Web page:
I love mangoes and their varied character.
To me, the mango is itself in so many ways – sweet and sour and tart. Just like it’s seed.
Gnawing on one, I often find myself licking the core of a mango with a puzzled look as I navigate the compass of flavours, flossing my teeth on fibres that look the same yet aren’t. Some are rich and sweet, not in a toothaching manner but blossomy, pleasant. And then there’s sour. So sour my tongue recoils. Before we hit tart. Sharp. Fresh. Awakening.
I like that the mango is celebrated in so many phases of it’s existence.
When it’s green, it is celebrated in many parts of Asia from Vietnam to India.
The Indian Amchur, Amchoor is a green-brown powder made from sun-dried, green mangoes, lending sour and tart flavours to dishes and drinks.
Aam Panna is a refreshing north Indian drink made from green, un-ripe mangoes, often boiled or roasted then puréed. To finish, the pulp is blended with mint and sometimes cumin. The result is a thrist-quencher and apparently prevents the loss of iron and body salts, important during the very Indian summers.
Over to Southeast Asia where the flesh of the green mango stars in savoury salads. I’ve enjoyed them in Malaysian, Thai and Vietnamese salads. Sweet, sour, salty and spicy make a heck of wake-up call for the palate. Sometimes too, cooks use it much like pawpaw (papaya) and pineapple to tenderise meats.
In Latin America, as well as Southeast Asia, snacks of mango pieces tossed in chili salt – a sweet, salty and sour combination of sugar, salt, chilies are common. And a huge favourite of mine. Convincing even the pickiest eaters to succumb.
Take 9-year old, R, my daughter who does not like plantains in any form, particularly the ripe ones which she finds sickenly sweet. And till April this year, she couldn’t stand mangoes. Two things have won her over – the mango passion fruit puree which she spoons, licks and begs for…and this – this snack of just-ripe mangoes dipped in a spicy condiment. And that ladies and gents is something, for R isn’t easily convinced or swayed by people waxing lyrically about food or other things. It don’t matter if the ‘lauder’ is mother, sister or friend.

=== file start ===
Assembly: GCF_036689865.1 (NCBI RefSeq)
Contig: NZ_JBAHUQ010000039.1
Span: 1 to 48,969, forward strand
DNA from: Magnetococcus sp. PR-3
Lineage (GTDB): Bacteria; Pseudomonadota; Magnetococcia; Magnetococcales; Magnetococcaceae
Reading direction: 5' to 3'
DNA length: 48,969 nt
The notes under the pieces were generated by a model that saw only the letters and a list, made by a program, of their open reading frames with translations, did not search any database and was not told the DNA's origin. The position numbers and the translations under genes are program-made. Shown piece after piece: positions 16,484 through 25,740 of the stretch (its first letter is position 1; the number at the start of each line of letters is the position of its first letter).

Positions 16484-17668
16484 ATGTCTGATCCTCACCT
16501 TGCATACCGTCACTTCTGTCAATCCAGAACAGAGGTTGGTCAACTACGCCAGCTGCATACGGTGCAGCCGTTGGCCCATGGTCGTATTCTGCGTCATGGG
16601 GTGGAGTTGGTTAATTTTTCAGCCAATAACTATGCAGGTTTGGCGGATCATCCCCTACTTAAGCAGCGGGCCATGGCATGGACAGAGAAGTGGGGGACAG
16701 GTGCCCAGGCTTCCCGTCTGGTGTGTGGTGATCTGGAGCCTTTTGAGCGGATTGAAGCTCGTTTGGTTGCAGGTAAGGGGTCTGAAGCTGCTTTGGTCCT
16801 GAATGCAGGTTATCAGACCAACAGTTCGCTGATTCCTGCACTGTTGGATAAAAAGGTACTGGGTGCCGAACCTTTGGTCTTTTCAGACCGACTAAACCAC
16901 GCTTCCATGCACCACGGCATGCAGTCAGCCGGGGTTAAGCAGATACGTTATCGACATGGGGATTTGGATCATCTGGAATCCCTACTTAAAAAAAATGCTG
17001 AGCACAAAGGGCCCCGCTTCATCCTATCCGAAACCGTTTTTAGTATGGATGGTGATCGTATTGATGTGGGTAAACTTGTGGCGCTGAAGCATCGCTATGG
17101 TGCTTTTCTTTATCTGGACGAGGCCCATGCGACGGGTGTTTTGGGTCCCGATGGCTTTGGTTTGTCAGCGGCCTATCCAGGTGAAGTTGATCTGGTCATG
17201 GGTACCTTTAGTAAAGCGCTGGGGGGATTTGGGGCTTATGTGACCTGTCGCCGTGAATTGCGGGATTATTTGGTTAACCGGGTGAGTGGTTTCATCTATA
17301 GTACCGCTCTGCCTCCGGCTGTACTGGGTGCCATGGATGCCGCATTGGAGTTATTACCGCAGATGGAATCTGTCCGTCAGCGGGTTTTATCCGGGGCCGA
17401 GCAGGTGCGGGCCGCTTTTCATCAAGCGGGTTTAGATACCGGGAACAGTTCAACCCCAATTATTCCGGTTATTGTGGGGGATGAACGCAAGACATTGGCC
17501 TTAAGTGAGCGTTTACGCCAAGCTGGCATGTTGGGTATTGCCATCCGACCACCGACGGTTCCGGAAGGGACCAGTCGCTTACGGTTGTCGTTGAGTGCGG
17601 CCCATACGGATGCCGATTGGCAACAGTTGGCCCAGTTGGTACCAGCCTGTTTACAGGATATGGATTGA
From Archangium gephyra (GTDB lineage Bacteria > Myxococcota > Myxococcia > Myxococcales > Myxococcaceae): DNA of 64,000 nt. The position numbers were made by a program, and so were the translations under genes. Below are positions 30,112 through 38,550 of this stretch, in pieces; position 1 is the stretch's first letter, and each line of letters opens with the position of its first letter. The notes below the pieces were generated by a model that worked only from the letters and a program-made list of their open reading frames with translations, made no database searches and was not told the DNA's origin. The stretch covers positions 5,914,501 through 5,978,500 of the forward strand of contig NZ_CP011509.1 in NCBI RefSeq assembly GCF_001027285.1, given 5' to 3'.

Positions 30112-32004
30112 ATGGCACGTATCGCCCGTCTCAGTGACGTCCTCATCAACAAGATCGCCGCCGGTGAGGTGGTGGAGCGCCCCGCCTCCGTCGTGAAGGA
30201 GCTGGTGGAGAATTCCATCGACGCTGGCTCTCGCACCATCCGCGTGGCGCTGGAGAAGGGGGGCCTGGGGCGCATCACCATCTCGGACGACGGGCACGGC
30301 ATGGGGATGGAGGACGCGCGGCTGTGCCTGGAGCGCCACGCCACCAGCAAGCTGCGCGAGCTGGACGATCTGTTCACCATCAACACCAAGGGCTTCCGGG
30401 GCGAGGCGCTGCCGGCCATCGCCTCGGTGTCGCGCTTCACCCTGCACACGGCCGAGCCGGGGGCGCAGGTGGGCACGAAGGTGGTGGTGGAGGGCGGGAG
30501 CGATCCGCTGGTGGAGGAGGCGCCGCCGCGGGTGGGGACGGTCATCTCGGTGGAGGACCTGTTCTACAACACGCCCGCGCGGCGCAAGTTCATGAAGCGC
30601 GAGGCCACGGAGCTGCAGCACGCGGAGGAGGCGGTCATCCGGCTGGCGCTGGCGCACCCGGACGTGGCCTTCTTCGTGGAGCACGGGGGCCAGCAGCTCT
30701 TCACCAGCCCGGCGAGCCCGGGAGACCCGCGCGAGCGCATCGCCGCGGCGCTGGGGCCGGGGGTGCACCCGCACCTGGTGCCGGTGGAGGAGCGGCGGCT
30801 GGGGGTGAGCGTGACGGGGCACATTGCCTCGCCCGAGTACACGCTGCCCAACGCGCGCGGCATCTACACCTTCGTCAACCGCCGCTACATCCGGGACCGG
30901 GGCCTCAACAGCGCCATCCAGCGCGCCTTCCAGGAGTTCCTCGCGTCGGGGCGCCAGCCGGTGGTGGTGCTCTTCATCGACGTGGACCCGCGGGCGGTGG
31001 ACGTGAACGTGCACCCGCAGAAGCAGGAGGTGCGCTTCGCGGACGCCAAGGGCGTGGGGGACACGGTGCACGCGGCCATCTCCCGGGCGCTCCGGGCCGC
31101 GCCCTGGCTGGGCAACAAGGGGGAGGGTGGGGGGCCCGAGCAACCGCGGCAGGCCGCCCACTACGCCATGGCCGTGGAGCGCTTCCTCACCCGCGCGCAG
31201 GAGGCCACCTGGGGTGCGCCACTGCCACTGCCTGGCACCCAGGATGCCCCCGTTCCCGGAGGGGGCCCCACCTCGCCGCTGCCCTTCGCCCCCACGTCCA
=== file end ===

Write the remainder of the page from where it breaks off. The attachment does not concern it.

So, give this a go people, it takes so little to rustle up and yet the rewards are awesome.
Before dinner, or just after. As an afternoon tummy filler too.
My mango of choice is the ‘green’ and under-ripe version of what is known in many stores and stalls as ‘Normal/ Yellow’ mango.
I choose firm fruit with no ‘give’ when pressed. Sometimes, I go for those that show the slightest hint of ripening for I possess a sweet tooth.
To prepare, I do a combination of things:
- Cut off mango cheeks and slice, similar to the method in cutting a grid
- Use a glass/cup to remove the slices
And then I make the simple dip with 4 ingredients – sugar, salt, chili and the fine zest of lime.
Gently mashed and combined in a mortar or Asanka, the Ghanian answer to all hand grinding
I like to add some colour by sprinkling some chili powder or paprika.
- 2 teaspoons (white) granulated sugar
- 1 teaspoon salt
- 1 or more Thai bird chiles, to taste (red is common, I used green)
- Optional - pinch finely grated lime zest (or drops of lime juice)
- Unripe/ justripe mangoes cut into thick strips
- Put the sugar, salt and chilies in your mortar and crush to combine. Stir in the lime zest and remove from mortar.
- The result might be more liquid than dry- this in no way affects the deliciousness.
- To enjoy, dip mango slices into 'chili salt' and enjoy the flavours